Walmart to make a big move—literally—in about five years
Even headquarters have a shelf life.
Walmart is planning to build a new, central headquarters — one better suited to a "digitally native" workforce — in its hometown of Bentonville, Arkansas. The discount giant revealed the news in a note by CEO Doug McMillon on the company's website.
Walmart traces its current home office back to 1971. Since then, its office footprint has grown without a holistic long-term plan, resulting in a patchwork of more than 20 buildings in Northwest Arkansas.
"For some time now, we’ve been concerned that this ad hoc office network actually inhibits our ability to compete in the rapidly changing retail landscape," McMillon wrote. "We need to be curious, collaborative, agile and accountable if we are to win in the future. We need a workplace that fosters those skills and traits."
Walmart will build its new home campus on a large tract of land located along J Street in Bentonville. McMillon said the new space would offer improved parking, meal services, fitness, and natural light. Also, it will be integrated into the community trail system, for easy walking and cycling access.
"We intend to bring most of our home office associates in Northwest Arkansas onto a central campus with accommodations for a more digitally native workforce and space that encourages greater collaboration and speed," McMillon said.
Walmart expects the new campus will take five to seven years to complete.
"There’s still a tremendous amount of planning, design and coordination to be done and the property must be readied before we even begin construction," McMillon said. "But today’s announcement formally kicks off the process of working with city and state officials, as well as other stakeholders, to move the project forward."
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Study: Consumers growing uneasy about increasing access to personal data
Despite the ramping up of global data regulations, most consumers are concerned about how companies collect and use their information.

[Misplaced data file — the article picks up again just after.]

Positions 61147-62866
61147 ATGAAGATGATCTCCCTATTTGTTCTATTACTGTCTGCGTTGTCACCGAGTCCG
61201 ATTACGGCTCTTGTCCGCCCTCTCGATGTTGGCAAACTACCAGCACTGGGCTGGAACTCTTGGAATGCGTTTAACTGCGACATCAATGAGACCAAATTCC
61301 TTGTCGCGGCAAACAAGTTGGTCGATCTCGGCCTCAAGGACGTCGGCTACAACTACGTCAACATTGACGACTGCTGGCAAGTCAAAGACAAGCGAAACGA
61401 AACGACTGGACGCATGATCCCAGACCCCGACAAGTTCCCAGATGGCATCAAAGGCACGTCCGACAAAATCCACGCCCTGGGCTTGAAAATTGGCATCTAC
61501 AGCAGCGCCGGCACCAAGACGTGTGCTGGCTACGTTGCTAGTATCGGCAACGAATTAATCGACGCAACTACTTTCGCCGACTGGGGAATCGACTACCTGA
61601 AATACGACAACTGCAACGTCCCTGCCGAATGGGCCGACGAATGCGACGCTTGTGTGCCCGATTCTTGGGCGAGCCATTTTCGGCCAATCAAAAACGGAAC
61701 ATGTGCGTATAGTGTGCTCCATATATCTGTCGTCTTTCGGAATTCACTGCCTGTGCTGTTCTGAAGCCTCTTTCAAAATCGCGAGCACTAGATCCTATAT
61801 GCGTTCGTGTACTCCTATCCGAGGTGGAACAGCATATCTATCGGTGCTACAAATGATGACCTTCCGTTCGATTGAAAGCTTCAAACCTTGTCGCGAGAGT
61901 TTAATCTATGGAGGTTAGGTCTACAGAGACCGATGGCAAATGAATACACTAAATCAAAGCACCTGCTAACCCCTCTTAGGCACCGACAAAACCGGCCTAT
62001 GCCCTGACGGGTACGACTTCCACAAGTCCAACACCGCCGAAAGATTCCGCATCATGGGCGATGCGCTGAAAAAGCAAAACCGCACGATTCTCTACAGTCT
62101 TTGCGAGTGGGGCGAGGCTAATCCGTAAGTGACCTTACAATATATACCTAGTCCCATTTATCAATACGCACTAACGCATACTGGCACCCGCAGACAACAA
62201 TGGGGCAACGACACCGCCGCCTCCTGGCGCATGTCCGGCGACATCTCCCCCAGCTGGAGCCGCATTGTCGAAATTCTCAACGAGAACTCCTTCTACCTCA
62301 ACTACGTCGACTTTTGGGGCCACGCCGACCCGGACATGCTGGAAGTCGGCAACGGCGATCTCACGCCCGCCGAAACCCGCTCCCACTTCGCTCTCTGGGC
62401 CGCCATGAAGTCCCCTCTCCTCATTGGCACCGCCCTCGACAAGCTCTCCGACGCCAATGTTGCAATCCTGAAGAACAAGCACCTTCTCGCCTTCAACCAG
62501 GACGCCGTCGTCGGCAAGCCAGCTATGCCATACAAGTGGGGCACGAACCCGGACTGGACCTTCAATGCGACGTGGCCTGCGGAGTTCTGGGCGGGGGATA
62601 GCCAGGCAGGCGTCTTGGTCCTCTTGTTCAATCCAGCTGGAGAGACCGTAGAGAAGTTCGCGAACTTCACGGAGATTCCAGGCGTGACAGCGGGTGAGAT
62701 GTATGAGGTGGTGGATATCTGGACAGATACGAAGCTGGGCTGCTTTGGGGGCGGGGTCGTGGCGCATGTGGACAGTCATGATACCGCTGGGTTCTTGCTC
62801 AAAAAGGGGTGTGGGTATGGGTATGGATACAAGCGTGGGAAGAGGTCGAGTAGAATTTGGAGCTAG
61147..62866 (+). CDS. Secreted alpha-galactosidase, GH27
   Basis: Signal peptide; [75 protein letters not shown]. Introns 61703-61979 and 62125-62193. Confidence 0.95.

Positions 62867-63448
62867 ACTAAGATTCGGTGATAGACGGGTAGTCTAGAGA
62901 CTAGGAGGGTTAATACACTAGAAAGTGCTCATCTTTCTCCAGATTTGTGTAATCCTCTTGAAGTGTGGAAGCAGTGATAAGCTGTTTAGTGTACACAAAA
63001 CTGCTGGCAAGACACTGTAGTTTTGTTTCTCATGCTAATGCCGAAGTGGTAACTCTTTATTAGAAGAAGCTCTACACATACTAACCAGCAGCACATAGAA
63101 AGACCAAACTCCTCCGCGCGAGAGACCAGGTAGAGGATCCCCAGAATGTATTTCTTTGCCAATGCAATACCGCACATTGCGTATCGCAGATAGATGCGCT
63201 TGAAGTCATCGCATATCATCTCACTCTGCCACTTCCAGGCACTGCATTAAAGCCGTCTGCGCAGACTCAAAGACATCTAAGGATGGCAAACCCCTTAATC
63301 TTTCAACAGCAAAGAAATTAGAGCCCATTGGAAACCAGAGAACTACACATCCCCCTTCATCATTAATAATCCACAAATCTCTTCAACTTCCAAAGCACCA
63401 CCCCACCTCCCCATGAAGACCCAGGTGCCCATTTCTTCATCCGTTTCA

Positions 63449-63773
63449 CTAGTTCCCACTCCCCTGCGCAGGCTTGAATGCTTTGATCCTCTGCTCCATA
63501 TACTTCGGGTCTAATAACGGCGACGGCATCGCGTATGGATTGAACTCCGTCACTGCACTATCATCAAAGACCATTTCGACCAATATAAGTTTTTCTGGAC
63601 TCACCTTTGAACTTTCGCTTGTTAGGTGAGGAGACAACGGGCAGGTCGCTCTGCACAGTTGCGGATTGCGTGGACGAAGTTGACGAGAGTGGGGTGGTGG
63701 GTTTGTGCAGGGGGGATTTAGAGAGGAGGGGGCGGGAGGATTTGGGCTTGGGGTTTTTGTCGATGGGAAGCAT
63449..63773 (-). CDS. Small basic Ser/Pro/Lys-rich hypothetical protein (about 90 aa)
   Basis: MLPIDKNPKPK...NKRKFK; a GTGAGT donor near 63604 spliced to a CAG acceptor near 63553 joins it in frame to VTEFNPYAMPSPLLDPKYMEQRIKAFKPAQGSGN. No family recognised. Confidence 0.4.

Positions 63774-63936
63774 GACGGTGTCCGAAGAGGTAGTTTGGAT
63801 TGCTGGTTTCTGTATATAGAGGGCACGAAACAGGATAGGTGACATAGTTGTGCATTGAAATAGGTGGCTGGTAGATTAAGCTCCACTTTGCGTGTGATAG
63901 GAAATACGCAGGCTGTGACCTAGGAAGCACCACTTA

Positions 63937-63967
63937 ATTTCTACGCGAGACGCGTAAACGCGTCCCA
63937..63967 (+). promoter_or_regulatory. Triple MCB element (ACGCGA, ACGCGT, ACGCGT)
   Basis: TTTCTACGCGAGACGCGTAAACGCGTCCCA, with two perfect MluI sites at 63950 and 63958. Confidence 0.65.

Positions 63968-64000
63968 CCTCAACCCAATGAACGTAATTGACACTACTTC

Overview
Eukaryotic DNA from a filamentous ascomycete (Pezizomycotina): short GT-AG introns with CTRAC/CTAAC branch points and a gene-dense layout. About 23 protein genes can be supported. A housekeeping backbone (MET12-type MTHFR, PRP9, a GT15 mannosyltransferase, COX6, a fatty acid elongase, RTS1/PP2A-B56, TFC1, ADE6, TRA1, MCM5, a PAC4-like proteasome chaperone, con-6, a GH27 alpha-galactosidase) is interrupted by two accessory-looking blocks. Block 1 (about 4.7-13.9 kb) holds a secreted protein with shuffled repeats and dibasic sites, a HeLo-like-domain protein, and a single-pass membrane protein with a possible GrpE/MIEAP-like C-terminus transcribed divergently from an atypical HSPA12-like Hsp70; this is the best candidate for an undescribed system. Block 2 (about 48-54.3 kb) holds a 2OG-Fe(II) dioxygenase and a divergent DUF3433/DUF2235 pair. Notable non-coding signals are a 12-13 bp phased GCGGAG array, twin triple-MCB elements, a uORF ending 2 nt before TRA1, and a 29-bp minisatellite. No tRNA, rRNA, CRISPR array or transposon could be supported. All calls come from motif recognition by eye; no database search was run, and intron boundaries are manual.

In fact, an overwhelming 96% of consumers are "somewhat" to "extremely" concerned about data collection and usage. This is understandable, as more than 75% engage in digital payment transactions at least once a month.
This was according to “Consumer Data Privacy: Strategic Opportunities to Address Emerging Consumer Needs,” a report from A.T. Kearney.
The level and intensity of consumer digital commerce engagement will continue to increase, the report revealed. And for those transacting online, consumers are increasingly using cards-on-file, both at individual retailers and third-party payment providers (e.g., PayPal, Visa Checkout) to conduct digital purchases.
The incidence of card-on-file being the primary payment method for digital purchases grew from 38% in 2015 to 44% in 2016. Strikingly, among those who keep cards on files with retailers as primary payment method for digital purchases, 44% have already have their payment credentials on file with more than five retailers.
In terms of consumer attitudes, a clear divide exists in the consumer market where 34% of consumers consider the use of their payment/purchase data to be "an invasion of privacy that should be prohibited.” A counter-balancing 36% of consumers see some benefit from data sharing, if appropriate consumer compensation is rewarded.